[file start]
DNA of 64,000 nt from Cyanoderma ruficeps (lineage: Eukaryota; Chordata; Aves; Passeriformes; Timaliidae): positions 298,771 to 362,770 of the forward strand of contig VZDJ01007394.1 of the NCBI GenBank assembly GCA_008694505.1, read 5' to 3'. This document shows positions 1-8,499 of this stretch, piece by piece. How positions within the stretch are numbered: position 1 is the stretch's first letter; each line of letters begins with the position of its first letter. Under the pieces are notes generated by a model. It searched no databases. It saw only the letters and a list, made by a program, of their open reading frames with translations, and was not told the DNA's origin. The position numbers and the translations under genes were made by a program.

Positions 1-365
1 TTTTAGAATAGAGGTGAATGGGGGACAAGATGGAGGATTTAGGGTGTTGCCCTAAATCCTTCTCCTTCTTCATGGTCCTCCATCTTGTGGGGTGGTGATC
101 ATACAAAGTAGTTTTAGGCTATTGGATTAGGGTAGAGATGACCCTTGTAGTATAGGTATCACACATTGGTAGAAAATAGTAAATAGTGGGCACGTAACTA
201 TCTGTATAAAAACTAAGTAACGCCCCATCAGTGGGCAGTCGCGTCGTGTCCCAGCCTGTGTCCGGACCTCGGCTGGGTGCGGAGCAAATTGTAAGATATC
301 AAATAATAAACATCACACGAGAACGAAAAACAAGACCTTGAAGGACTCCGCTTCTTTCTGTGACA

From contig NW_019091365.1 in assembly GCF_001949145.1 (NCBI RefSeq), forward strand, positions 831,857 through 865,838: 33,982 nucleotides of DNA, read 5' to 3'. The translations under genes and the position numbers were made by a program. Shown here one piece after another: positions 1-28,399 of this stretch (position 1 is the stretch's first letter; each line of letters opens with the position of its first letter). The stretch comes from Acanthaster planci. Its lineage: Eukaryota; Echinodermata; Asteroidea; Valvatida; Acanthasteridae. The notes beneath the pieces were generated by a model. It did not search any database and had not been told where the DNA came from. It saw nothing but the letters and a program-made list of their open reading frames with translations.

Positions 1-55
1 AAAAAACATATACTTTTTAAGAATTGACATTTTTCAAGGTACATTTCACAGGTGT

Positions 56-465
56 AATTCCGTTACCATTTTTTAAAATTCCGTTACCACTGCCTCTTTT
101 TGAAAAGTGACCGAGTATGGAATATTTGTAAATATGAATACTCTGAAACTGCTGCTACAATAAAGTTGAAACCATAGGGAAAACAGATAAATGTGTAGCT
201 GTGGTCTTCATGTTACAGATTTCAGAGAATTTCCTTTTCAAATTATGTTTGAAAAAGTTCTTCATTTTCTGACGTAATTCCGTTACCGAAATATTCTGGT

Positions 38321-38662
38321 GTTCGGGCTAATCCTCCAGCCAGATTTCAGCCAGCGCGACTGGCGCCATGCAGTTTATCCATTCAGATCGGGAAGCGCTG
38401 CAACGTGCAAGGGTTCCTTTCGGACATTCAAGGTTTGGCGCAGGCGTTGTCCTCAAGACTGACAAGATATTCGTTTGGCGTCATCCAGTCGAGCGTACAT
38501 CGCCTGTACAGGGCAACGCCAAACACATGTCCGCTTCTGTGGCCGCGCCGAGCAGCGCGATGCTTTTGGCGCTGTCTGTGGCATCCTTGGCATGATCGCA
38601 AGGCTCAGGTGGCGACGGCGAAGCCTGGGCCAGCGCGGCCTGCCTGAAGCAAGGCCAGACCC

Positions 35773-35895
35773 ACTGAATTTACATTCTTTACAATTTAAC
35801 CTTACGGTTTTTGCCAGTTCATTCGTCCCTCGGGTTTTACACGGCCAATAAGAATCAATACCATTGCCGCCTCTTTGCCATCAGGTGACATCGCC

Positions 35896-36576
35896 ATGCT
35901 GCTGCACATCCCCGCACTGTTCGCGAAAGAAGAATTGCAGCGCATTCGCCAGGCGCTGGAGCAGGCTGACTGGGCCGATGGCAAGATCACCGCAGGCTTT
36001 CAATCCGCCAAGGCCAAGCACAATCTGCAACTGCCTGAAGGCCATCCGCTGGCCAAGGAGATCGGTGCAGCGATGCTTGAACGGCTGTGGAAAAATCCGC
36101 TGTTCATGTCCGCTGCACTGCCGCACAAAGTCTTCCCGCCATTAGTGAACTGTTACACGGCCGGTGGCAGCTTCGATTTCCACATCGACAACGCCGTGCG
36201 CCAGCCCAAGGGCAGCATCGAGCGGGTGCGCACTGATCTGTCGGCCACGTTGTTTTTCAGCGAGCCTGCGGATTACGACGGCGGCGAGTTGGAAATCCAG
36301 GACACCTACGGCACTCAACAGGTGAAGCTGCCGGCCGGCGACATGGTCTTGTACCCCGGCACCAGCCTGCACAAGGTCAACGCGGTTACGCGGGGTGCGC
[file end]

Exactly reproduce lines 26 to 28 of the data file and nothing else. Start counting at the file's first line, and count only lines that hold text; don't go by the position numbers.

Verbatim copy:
36101 TGTTCATGTCCGCTGCACTGCCGCACAAAGTCTTCCCGCCATTAGTGAACTGTTACACGGCCGGTGGCAGCTTCGATTTCCACATCGACAACGCCGTGCG
36201 CCAGCCCAAGGGCAGCATCGAGCGGGTGCGCACTGATCTGTCGGCCACGTTGTTTTTCAGCGAGCCTGCGGATTACGACGGCGGCGAGTTGGAAATCCAG
36301 GACACCTACGGCACTCAACAGGTGAAGCTGCCGGCCGGCGACATGGTCTTGTACCCCGGCACCAGCCTGCACAAGGTCAACGCGGTTACGCGGGGTGCGC